Scotland

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Good Practice

Empowering Professionals to support Young Carers (EPYC)

Thanks to funding provided by the European Commission through the Erasmus+ programme, a group of organisations from Germany, Scotland, Ireland, Italy and Austria are working to find new ways to support young carers.
Outcomes: 
PreventionWellbeingIntegrationHealth inequalitiesCarer awarenessIdentifying carers
I work in: 
Carers servicesEmploymentSocial careEducationCommissioning
I work with: 
Young adult carersYoung carersFamilies
Caring for: 
AdultsOlder adultsYoung peopleChildren
Location: 
Scotland
Date Revised: 
Monday, April 30, 2018 - 13:30
Body: 

About the Empowering Professionals to support Young Carers (EPYC) project

Thanks to funding provided by the European Commission through the Erasmus+ programme, a group of organisations from Germany, Scotland, Ireland, Italy and Austria are working to find new ways to support young carers.

Each country involved in the EPYC project will develop a new tool, which we hope will help youth professionals - like teachers, social worker or youth workers - to better support young carers.

The tools aim to aid in the identification of young carers, to allow practitioners to assess the situation of young and young adult carers, including measuring the level and impact of the care burden, and to allow practitioners to develop an action plan to address issues adversely affecting young and young adult carers.

We will then trial the tool to see how it can help make Scotland a better place for young and young adult carers to grow up in.

Why is this project happening?

Young and young adult carers carry out, often on a regular basis, significant caring tasks and assume a level of responsibility which would not usually be associated with their age group.

Although research has provided clear evidence that heavy caring responsibilities can result in emotional difficulties, health problems, social exclusion and limited opportunities for social and leisure activities, professional support services are lacking in many EU countries.

Who is involved in the project?

The two year EU funded project started in August 2016  involving a strategic partnership of six European organisations, namely Carers Trust Scotland (UK), Diakonisches Werk Berlin Stadtmitte e.V. (Germany), Care Alliance Ireland (Ireland), Anziani e non solo (Italy), ARC ORK (Austria) and IPS Versari Macrelli (Italy).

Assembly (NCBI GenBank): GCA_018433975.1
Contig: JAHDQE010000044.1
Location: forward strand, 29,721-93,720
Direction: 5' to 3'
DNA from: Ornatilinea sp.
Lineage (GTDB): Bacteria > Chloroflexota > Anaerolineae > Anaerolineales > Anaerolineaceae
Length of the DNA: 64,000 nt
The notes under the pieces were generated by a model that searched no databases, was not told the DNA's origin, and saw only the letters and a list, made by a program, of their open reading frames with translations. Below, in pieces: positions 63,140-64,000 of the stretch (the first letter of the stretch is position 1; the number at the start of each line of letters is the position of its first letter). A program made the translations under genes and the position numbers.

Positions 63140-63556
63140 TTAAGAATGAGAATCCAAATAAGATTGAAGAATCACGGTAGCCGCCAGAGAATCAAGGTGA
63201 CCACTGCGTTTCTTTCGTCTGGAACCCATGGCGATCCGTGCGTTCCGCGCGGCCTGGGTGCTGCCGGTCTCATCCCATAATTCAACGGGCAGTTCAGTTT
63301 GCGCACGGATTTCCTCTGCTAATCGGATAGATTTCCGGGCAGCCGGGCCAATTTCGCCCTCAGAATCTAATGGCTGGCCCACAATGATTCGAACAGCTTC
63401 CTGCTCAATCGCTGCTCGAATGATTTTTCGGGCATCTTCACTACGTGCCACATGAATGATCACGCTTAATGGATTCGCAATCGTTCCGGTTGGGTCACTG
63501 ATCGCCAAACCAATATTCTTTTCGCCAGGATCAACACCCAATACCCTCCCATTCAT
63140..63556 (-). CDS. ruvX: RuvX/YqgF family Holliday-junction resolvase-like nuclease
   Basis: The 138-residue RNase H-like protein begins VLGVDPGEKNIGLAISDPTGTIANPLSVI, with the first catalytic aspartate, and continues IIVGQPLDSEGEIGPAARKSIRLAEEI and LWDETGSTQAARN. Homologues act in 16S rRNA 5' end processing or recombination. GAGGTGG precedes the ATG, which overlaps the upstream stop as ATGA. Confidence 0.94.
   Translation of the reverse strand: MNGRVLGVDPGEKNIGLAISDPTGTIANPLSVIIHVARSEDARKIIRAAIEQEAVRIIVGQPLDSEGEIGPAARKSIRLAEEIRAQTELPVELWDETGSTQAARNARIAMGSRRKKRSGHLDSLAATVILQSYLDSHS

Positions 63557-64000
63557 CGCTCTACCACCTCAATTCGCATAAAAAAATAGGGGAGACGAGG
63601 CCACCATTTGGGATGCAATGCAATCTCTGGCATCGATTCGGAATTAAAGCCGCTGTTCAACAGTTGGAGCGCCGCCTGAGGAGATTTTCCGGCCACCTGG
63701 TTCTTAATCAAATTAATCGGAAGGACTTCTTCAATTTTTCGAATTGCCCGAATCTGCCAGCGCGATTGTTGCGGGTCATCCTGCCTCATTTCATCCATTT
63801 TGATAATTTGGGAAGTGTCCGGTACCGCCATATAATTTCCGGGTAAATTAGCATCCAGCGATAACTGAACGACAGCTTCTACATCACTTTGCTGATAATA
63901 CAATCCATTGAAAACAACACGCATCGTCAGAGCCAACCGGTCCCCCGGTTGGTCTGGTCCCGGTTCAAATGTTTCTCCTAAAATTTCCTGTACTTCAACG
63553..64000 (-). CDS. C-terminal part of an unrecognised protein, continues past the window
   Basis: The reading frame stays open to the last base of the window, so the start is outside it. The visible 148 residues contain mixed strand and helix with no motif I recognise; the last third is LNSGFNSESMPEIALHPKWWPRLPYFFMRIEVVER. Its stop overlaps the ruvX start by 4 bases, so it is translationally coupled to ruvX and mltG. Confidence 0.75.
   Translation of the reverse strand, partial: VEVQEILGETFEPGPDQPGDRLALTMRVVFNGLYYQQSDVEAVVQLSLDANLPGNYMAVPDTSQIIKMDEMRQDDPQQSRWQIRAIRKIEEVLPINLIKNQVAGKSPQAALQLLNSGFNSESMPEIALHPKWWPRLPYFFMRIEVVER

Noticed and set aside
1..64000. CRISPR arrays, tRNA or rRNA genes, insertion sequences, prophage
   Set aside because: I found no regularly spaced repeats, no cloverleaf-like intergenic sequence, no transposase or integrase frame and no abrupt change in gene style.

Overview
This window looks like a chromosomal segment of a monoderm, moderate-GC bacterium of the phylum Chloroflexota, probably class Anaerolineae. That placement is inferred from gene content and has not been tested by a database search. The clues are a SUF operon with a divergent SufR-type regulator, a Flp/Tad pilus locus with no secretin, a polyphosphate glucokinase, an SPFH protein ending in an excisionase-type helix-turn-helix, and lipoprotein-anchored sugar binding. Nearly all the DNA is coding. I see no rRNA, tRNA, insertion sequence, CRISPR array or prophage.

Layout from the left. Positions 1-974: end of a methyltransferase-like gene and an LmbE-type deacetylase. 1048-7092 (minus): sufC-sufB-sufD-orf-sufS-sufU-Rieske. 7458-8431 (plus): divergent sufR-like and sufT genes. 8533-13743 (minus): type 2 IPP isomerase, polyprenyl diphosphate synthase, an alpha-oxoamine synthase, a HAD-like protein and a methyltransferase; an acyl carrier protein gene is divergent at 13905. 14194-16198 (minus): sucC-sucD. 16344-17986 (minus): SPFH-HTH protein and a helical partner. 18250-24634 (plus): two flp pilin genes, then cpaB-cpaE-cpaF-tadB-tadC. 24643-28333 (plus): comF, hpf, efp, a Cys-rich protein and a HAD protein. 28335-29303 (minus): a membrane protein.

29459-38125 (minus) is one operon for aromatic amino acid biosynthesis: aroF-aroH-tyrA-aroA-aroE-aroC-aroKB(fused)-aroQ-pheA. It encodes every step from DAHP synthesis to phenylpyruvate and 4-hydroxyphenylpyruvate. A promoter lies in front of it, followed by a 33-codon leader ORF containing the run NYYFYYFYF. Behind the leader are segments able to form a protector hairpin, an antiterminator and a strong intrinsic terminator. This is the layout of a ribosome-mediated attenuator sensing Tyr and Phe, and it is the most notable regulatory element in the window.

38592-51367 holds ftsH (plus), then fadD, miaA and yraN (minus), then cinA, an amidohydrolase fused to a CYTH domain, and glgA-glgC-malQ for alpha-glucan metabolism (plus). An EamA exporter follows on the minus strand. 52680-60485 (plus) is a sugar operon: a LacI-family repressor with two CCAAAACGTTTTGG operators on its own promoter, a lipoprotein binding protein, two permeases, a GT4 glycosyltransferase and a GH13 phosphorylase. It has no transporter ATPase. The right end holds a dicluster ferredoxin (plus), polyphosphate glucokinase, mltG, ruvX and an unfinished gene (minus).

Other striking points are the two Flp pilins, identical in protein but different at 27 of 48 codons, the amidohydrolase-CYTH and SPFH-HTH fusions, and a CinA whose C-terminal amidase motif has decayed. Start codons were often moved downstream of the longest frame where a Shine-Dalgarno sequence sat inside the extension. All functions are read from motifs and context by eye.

The kick off meeting, hosted by the leading partner, Diakonisches Werk Berlin Stadtmitte e.V., was held in Berlin on 12 September 2016.

What can you do now?

Expected EPYC project outcomes

In the course of the project, intermediate expected results include:

  • An increased capacity of organisations to identify young and young adult carers.
  • An increased knowledge of promising or successful experiences and practices from other European countries.
  • An increased awareness of the challenges faced by young and young adult carers in the different local contexts involved directly or indirectly in project activities.

The outcome of the project is the improved expertise in this field and professional stakeholders having the knowledge to develop support services for young and young adult carers and work with relevant sectors to improve support.

If you are interested to know more about the EPYC project  contact:

  • Louise Morgan, Carers Trust Scotland, Young Carers Development Manager Working with the SYCSA. 
  • Paul Traynor, Carers Trust Scotland, Policy and Campaigns Officer (Young and Young Adult Carers). 
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Key Info

Preventing Crisis for Carers

Preventing Crisis for Carers was a joint project between Carers Trust Scotland, local carers’ centres, and health and social care professionals.
Area of Care: 
Secondary CareAcute Care
Outcomes: 
PreventionCarer awarenessIdentifying carers
I work in: 
Health careHospitals
I work with: 
Adult carers
Caring for: 
AdultsOlder adults
Location: 
Scotland
Date Revised: 
Tuesday, November 25, 2014 - 11:15
Body: 

Preventing Crisis for Carers (The Moffat Project)

With funding from the Moffat Trust, Preventing Crisis for Carers was a joint project between Carers Trust Scotland, local carers’ centres, and health and social care professionals. 

The programme concluded in June 2010 and aimed to: 

  • get support for carers at an early stage
  • advise carers of their rights and offer them a carer’s assessment
  • reduce the pressure on carers’ own health
  • get carers involved in discharge planning
  • train health and social care professionals in carer awareness.

Named after the Moffat Charitable Trust which supplied the funding for the initiative, the project placed carer support workers into hospitals and social work departments. Workers helped identify new carers, directed them to sources of support and trained health care professionals in carer awareness.